her job. See Id. at 93:9-25.
DeLorco acknowledged during her deposition that she was not
the only person treated harshly by Ms. Lipowicz; rather, she
felt “there was a lot of bullying going on, ” the
problems “had nothing to do with [her], ” and
that people were also verbally abusive toward Lenore
Consiglio. See Id. at 90:4-91:25. Ms. DeLorco
testified that Ms. Consiglio is older than her. See
Id. at 66:5-8. Plaintiff offered no evidence to support
her surmise. She also testified that Ms. Lipowicz was rude to
clients, hospital discharge, and home care staff in general.
See Id. at 124:3-18.
week after Ms. DeLorco's first day, she complained to the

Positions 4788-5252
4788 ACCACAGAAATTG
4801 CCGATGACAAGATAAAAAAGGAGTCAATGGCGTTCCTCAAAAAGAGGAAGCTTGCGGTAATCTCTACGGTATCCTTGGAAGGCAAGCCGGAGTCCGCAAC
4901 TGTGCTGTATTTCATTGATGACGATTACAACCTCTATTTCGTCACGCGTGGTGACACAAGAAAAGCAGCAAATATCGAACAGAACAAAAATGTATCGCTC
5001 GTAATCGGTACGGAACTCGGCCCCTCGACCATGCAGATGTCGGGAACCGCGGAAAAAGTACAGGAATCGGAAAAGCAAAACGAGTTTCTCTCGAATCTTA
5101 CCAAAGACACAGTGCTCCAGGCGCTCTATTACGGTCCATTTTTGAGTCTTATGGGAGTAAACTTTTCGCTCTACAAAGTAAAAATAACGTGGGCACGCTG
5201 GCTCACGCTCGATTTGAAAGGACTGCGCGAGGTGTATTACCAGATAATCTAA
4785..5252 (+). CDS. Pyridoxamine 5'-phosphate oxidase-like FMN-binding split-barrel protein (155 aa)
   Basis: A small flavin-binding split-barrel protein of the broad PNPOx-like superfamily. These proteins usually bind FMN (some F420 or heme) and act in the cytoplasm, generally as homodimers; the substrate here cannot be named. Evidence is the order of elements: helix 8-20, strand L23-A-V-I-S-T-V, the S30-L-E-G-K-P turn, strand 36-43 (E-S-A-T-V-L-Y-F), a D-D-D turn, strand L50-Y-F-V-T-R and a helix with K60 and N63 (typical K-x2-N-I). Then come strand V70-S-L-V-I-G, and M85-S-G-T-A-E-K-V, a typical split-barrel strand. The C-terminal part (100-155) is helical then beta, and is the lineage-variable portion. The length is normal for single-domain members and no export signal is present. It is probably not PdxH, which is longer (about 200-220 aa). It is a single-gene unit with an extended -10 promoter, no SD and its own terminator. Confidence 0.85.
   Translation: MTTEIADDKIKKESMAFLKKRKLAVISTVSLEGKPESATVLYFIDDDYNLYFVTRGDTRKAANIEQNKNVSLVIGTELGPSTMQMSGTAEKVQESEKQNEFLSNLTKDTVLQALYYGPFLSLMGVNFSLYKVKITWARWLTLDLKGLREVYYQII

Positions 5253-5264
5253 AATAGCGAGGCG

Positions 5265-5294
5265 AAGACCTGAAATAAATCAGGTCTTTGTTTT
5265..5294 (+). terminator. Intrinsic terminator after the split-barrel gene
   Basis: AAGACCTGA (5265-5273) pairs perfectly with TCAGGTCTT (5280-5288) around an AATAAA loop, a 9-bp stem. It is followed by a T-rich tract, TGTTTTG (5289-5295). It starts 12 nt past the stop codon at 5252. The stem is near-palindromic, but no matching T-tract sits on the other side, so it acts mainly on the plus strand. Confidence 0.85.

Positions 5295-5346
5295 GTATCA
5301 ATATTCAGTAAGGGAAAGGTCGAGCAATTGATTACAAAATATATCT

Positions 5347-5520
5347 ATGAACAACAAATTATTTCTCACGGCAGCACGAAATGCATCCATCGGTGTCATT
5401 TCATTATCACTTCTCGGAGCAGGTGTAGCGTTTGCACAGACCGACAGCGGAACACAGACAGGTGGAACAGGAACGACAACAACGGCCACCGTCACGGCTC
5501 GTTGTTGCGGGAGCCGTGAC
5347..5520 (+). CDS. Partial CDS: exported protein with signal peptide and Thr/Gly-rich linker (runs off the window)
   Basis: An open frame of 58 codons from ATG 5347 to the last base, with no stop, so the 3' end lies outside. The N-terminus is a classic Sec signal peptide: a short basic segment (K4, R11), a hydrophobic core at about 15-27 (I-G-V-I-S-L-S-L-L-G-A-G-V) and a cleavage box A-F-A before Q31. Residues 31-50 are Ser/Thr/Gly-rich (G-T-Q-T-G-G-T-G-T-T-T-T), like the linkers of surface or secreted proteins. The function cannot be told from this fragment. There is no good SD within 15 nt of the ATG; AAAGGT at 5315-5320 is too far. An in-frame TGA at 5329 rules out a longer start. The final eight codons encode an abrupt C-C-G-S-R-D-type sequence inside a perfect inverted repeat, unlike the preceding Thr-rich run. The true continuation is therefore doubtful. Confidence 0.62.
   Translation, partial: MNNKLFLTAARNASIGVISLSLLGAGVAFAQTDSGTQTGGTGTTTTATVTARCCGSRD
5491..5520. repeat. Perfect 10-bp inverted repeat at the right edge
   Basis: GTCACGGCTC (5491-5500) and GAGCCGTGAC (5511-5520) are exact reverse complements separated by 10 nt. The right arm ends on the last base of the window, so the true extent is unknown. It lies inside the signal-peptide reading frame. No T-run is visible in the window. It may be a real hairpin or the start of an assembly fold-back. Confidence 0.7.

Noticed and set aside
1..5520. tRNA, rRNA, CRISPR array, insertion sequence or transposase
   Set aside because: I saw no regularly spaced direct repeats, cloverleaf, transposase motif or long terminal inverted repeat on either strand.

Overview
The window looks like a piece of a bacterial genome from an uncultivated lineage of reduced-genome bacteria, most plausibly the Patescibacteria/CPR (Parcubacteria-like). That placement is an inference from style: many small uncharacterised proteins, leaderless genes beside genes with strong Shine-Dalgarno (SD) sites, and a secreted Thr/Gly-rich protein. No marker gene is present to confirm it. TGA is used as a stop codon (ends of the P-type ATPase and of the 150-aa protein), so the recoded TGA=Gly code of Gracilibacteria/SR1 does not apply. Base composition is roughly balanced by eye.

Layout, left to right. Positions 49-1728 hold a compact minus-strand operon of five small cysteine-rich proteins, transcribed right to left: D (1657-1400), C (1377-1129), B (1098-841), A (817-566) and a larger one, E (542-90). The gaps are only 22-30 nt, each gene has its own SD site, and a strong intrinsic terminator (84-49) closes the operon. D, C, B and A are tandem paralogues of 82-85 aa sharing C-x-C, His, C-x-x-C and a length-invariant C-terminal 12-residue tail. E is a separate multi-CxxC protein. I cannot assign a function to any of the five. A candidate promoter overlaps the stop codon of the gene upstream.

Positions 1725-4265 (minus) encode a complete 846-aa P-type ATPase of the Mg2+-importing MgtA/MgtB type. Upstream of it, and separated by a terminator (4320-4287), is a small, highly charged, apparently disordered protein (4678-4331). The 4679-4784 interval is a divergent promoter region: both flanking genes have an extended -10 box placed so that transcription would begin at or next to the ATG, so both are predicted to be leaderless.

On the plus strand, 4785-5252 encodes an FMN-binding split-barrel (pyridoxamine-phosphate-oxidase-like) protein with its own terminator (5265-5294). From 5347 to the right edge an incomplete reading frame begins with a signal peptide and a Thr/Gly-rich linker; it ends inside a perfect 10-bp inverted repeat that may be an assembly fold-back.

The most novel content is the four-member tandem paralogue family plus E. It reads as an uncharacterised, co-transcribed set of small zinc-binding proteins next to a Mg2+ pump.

Human Resources Department (“HR”). See
Id. at 96:1-13. Ms. DeLorco was later put in touch with
the director of HR, Rebecca Albrecht, and did not have any
difficulty getting in touch with her. See Id. at
97:9-25. She thereafter made several complaints to Ms.
Albrecht. See Id. at 115:13-25.
response to “the incident where [Ms. Lipowicz] was
slamming the computer screen, throwing pens and slamming the
door above [her] head, ” Ms. DeLorco had a meeting with
Chief Executive Officer Bill Piper and Ms. Albrecht in April
2015. See Id. at 112:5-20, 114:9-115:25. During this
meeting, Ms. DeLorco implied but did not expressly state she
was suffering from discrimination. See Id. at
125:2-16. She also testified that, after she finished
describing the office environment, “Bill seemed
agitated, and he was very stern and stated to me, his
statement was ‘What you are describing here is grounds